The AWOC Credo
WE believe in the intersection of life, literature, and wilderness; that wilderness trekking creates an enduring experience, one in which the natural world intersects with human nature.
We believe that athletics is more than weight rooms and playing fields, that physical accomplishments in the Alaskan bush may be more profound than defeating a cross-town rival, and that, to borrow from Flannery O’Connor, ‘sometimes a man need to escape to the country to see the world a whole’.
We believe that boys acquire practical leadership skills through the challenges of actual experiences rather than from ‘how-to’ manuals or lectures.
We believe that travel, story, and ritual are fundamental to understanding the human condition and that great literature and conversation are part of a great education.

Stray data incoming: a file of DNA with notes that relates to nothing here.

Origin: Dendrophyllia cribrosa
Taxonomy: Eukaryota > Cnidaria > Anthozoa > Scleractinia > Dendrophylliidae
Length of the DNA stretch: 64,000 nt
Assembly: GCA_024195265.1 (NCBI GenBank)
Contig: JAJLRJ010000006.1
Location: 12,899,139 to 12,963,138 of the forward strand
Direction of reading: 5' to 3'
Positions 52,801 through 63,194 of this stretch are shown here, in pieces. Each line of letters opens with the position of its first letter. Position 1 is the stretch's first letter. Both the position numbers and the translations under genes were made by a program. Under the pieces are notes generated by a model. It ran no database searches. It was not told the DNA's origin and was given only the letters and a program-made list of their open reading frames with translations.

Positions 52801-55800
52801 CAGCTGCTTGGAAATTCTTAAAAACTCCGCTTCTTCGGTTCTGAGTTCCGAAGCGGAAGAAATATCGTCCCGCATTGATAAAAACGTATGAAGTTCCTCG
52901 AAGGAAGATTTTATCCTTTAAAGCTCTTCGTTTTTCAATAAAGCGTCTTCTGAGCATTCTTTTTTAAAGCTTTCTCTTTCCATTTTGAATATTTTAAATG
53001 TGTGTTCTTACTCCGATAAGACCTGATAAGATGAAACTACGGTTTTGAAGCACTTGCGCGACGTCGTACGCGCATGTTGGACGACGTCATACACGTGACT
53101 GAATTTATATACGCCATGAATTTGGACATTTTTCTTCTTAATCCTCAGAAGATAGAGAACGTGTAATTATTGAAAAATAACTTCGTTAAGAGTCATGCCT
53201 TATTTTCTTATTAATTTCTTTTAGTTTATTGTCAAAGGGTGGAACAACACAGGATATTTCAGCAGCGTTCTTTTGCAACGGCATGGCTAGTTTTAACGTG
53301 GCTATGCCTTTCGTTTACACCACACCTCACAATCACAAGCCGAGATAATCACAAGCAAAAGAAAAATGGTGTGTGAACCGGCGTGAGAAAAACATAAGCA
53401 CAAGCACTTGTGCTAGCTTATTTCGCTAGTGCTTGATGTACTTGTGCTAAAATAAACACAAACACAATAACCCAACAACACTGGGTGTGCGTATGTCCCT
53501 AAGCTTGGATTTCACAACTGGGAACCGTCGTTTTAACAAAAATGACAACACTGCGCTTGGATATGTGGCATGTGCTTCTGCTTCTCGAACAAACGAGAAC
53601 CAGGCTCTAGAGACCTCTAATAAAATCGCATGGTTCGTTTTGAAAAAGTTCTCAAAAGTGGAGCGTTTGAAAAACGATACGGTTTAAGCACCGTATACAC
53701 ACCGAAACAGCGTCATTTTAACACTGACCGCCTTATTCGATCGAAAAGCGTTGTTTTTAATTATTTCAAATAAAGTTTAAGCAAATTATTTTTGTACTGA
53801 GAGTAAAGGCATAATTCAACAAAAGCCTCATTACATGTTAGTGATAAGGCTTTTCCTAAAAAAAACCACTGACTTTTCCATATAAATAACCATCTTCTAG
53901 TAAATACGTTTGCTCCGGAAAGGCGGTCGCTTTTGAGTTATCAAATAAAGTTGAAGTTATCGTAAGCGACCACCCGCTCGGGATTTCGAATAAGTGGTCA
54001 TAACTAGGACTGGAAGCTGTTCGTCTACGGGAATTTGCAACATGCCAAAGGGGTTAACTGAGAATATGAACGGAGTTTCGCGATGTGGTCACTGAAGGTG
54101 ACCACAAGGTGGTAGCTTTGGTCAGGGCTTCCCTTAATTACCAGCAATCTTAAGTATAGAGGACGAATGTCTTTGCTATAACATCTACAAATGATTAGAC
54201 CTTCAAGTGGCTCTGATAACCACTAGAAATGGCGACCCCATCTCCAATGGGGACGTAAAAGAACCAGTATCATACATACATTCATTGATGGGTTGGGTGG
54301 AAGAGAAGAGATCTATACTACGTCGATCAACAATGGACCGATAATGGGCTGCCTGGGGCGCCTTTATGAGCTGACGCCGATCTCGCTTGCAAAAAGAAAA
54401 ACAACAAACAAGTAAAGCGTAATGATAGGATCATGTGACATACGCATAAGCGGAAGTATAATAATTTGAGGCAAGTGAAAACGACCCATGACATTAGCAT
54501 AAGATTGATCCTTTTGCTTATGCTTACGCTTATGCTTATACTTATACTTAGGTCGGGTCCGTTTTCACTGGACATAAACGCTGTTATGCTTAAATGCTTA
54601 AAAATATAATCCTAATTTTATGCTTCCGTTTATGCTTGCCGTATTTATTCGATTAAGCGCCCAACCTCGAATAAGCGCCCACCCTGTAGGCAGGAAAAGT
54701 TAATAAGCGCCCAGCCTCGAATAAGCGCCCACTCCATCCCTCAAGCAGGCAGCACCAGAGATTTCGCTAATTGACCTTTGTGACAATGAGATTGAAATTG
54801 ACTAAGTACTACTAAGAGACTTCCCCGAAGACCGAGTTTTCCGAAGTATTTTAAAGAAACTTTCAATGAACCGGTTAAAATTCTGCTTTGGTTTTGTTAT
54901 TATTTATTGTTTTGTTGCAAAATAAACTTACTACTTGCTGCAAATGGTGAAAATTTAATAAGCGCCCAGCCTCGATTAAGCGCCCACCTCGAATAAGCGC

Slow Food: We eat well and we eat local whenever possible. Life in the wilderness asks us to return to basics. This includes getting in touch with the reality of food, that is, learning explicitly that it is the natural world that nourishes, supplies, and sustains us. Preparing and enjoying real food, slow-cooked over a wood fire is truly one of the joys of the wilderness experience. When in camp, we attempt to make use of local and wild foods from Alaska. We take our own fish, crab and shrimp from the Wrangell Narrows and nearby streams. Clams, oysters, caribou, elk, venison, and wild boar from local suppliers are also used when possible (unfortunately, at some locations fresh meat and seafood is rather difficult to obtain). When on the trail, we make use of home-made dehydrated foods that have been personally prepared by AWOC guides (we avoid processed backpacking meals that are often high in salt content and chemicals).